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Show comments
  • Bob Hutton

    No, it doesn’t all come down to the maths. It all comes down to the sovereignty of God. In the New Testament we are told that God appoints (not merely allows) the “powers that be”. We read this in Romans 13 v 1

    • swatnan

      What have the Romans got to do with it? Their Empire collapsed 2000 years ago. And God is wise enough to stay out of politics.

  • David B

    As the Electorate found out you need to carefull what you wish for because you just might get it. Lets hope we stick with FPTP and get strong one party governments

    • Daragh McDowell

      Gosh yes, that whole ‘democracy’ thing really is tiresome. Much better that we have one party, one leader, one nation… Don’t know WHY the Germans don’t get that.

      • David B

        I did not say a one party state I said one party government which is VERY different. It’s clear that the deals done in the dark smoke filled rooms after an inconclusive election results in government program that no one voted for and satisfy only the negotiators

        The grand coalition in Germany sounds like a plan to do nothing. Two parties that disagree on fundamental economic direction will not work well during tough economic times. Just because the public think its a good idea does not make it workable.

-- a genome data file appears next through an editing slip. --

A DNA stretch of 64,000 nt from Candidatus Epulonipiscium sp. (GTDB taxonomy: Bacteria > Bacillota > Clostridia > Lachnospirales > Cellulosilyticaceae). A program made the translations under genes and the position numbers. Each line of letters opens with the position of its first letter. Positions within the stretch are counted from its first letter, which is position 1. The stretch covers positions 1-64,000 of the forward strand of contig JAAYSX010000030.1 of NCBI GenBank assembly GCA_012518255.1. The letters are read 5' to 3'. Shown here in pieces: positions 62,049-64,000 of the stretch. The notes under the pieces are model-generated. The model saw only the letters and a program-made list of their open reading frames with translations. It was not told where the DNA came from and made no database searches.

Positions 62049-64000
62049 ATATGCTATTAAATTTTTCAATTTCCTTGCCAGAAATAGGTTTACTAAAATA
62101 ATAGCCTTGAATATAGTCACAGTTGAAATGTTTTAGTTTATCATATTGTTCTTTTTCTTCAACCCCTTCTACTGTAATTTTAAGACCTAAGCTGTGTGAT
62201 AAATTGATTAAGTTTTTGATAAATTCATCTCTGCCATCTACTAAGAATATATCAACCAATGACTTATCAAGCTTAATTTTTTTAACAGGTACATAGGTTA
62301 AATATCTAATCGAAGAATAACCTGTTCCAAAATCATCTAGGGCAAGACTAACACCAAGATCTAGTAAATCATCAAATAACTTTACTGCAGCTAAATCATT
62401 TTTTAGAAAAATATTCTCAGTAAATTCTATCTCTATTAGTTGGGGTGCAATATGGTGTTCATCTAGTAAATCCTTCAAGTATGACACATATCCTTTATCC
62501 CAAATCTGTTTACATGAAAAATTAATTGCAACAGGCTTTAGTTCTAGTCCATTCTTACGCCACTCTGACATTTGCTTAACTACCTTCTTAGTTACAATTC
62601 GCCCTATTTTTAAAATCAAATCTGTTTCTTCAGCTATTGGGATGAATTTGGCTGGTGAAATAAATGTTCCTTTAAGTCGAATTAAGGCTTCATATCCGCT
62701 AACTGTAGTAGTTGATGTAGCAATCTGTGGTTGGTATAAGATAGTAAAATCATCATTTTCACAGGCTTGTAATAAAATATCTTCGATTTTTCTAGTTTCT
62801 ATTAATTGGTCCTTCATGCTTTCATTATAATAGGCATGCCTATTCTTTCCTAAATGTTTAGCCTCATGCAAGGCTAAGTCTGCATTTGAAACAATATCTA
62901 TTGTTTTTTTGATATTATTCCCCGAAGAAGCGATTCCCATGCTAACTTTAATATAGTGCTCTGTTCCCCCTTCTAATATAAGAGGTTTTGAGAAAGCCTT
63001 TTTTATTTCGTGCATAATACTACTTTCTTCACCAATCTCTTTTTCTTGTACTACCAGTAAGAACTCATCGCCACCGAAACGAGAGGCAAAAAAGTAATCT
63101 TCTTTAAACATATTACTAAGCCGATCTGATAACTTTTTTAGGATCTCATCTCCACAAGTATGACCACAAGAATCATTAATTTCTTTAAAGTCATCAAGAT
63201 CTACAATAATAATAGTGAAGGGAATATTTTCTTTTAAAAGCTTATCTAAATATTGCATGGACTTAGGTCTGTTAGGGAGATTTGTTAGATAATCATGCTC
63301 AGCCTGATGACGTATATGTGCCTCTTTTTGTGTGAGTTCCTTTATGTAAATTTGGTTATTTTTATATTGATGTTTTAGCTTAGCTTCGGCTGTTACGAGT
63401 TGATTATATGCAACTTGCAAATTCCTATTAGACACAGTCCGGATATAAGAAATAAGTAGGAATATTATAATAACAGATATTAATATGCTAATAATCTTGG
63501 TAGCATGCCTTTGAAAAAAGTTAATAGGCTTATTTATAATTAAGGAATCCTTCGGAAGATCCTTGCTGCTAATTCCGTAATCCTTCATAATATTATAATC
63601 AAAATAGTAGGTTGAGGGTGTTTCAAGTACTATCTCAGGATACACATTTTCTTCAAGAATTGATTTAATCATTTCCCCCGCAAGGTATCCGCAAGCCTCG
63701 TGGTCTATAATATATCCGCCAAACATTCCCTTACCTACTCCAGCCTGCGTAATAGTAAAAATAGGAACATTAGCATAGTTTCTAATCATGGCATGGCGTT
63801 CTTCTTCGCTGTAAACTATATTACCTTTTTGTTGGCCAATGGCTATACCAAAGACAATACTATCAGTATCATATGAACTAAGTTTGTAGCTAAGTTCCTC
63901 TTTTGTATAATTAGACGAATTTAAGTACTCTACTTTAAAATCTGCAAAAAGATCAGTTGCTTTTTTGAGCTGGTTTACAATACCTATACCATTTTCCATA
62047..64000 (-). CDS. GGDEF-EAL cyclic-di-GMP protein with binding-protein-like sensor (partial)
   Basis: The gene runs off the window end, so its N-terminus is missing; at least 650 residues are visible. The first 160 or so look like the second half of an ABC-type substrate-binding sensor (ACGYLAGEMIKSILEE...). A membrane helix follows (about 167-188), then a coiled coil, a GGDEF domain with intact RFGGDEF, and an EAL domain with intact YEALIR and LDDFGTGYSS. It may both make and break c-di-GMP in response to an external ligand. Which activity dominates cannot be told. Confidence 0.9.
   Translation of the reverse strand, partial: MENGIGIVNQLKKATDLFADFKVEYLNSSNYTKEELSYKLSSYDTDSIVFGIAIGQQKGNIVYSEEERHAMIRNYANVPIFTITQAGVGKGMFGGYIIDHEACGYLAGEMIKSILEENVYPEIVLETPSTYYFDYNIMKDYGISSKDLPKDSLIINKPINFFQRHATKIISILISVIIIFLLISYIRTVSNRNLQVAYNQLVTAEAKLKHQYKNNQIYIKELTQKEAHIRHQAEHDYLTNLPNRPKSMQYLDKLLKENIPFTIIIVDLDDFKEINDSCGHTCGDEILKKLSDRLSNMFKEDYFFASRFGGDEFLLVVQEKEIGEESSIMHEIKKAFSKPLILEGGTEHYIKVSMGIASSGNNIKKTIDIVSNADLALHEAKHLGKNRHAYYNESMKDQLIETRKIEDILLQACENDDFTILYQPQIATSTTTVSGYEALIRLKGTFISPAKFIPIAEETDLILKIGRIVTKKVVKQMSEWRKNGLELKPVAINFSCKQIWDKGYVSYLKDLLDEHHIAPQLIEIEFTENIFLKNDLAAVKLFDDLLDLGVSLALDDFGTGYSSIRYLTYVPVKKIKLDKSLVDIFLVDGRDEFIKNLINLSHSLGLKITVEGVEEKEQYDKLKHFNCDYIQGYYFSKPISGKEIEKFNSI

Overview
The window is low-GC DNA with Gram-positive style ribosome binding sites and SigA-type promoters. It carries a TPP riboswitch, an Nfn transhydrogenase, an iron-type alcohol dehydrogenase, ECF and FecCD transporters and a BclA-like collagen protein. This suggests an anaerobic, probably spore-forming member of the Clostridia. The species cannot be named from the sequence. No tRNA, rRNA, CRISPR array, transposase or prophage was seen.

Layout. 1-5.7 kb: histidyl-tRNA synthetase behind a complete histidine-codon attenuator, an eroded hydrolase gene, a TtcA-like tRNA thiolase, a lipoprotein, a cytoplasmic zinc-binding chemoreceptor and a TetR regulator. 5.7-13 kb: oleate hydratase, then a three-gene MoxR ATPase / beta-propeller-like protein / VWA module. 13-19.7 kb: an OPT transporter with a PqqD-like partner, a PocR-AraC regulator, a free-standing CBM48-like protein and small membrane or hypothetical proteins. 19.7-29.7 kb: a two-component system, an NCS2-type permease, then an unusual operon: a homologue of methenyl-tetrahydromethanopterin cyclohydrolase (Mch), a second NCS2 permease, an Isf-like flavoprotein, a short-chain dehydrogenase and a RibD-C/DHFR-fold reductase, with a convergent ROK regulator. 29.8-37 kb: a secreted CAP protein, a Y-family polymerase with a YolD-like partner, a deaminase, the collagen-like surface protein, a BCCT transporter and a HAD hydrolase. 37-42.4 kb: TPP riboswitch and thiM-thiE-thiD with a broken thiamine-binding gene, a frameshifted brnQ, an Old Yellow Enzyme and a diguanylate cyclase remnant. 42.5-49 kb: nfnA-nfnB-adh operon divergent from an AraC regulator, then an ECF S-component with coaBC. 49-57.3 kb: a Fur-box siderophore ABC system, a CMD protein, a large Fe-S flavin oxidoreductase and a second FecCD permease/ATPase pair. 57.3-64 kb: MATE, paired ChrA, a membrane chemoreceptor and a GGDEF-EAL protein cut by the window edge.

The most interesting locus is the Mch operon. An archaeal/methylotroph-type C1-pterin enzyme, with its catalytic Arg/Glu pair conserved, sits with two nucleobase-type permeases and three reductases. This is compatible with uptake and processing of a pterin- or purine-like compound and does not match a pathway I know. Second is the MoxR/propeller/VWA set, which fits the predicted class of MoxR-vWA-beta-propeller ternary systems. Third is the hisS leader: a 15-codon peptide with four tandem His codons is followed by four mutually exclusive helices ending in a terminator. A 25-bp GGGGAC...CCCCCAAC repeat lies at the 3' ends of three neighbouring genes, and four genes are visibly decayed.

• swatnan

    I’d like to see another Grand Coalition. It seems the only way the SDP will ever get back into a Govt. Once in power sharing they might begin to sort themselves out and at the next election form a creditable Govt. Or they might not.

  • DWWolds

    There is an article on Der Spiegel’s website claiming that the Euro crisis has “saved Germany 40 billion euros” and “Meanwhile, the crisis has only cost Germany a mere 599 million euros so far”. Nice profit for some. Pity about Greece and Spain.

  • dalai guevara

    Isn’t it curious – in a multi party state like Germany, the outcome of the election will produce a clear winner, whereas in the two party state we live in, elections (largely due to our system) lead to disaster.

    • HookesLaw

      Germany is not a multi party state.
      There are two main parties (to be fair one of them is a partnership with a regional sub-party) and 1 small one which tries to be permanently in a coalition with the other two.

      • dalai guevara

        The Greens run (!) the manufacturing hub that is Baden Wuerttemberg. And the Liberals are not, as many would believe, on their last legs.

        • HookesLaw

          The SNP run Scotland.

          • Wessex Man

            Hooky, what are you saying you naughty man you!

        • Daniel Maris

          The FDP were not really liberals. They were a vehicle for a lot of old Nazis who were not welcome in the parties that had been part of the opposition to Hitler.

          The German parliamentary system is a good one as it mixes constituency representation with proportional representation.

          • dalai guevara

            Genschman was not in any way a representative of that sort.

            • Daniel Maris

              The FDP was a strange mix of real liberals, ex Nazis and business interests.

              • dalai guevara

                Remind me, when did Otto Graf Lambsdorff die.
                ‘Remembrance Responsibilty Future’